12 September 2008

Everyone has an opinion - bless them!

The thing about parenting is that from the instant you announce your impending arrival to the world everyone has an opinion for you. Breastfeeding, toilet training, two year olds, siblings - the list is as long as the many phases in a child's life. Coming from other parents I can understand it, and I've even been guilty of it myself - the thing is when you've survived a childhood phase and you and your child come out the other side of it (more or less) intact you're pretty damn proud of yourself and eager to share your new-found wisdom with others in the most well meaning way. So when other parents feel inclined to give me unsolicited advice I nod, smile, and sometimes follow it if I think it's worthwhile. When the advice comes from non-parents I nod, smile and generally ignore it (whilst quietly smirking over the shock they're going to get when they actually have children of their own!).

I've noticed this happening again recently because my gorgeous daughter has just turned thirteen. Yep, that's right folks, I have a teenager in the house, and if I'm to believe the comments I've had from some, it's all downhill from here - a hellish dive into sex, drugs and rock and roll which I'm led to believe I'm completely unprepared for. What really gets my hackles up is when people make these comments in front of my daughter. I've always believed that if a person hears negative comments about themselves often enough they're likely to start believing, and embodying, those comments.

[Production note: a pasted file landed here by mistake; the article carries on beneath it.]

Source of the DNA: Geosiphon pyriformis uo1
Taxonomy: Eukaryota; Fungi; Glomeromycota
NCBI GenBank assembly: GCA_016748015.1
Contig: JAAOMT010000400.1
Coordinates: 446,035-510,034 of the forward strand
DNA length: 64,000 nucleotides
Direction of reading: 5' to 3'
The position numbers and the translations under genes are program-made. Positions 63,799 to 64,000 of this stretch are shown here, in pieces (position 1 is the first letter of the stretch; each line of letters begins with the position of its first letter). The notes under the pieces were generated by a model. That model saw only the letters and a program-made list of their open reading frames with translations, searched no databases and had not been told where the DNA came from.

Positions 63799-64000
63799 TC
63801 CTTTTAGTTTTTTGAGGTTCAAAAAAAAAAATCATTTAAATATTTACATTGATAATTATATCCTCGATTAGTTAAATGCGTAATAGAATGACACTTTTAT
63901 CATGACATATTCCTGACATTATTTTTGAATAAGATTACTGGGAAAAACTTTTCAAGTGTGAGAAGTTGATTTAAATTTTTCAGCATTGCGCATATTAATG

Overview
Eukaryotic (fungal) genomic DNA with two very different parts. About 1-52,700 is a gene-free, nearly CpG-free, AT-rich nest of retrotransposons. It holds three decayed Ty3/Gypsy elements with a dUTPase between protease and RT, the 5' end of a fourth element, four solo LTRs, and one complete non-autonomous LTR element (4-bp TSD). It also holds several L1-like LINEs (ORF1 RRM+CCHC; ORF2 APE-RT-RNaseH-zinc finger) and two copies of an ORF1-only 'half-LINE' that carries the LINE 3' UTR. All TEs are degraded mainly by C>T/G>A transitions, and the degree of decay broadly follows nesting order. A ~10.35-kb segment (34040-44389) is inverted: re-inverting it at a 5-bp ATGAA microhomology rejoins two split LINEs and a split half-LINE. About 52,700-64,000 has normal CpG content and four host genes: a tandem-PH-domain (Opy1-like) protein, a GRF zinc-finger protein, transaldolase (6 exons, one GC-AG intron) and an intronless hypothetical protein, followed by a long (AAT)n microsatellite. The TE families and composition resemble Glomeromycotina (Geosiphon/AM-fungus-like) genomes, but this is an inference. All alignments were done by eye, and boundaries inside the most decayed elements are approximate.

Why is it that teenagers are consistently viewed so negatively? I remember seeing a documentary many years about about a famous anthropologist whose area of speciality was teenagers, specifically the differences between teenagers in different cultures. Some of the cultures she studied had no concept of 'teenagers', no word for it in their vocabulary - children essentially went straight from childhood to adulthood, often with an accompanying ceremony to celebrate the event, and she observed in these cultures a lack of what we would think of as 'typical' troublesome teenage behaviour. I don't want to make broad brush stroke generalisations out of this, but it is food for thought isn't it?

The years ahead may be difficult, there may be times when I search frantically for the instruction manual that was through some oversight left out of my daughter's packaging, but in the end she knows I love her and I know she loves me (even on those days when I'm 'The Worst Mum In The World'). We'll come out the other side of The Teens, and I'm going to treasure every damn moment of it along the way.

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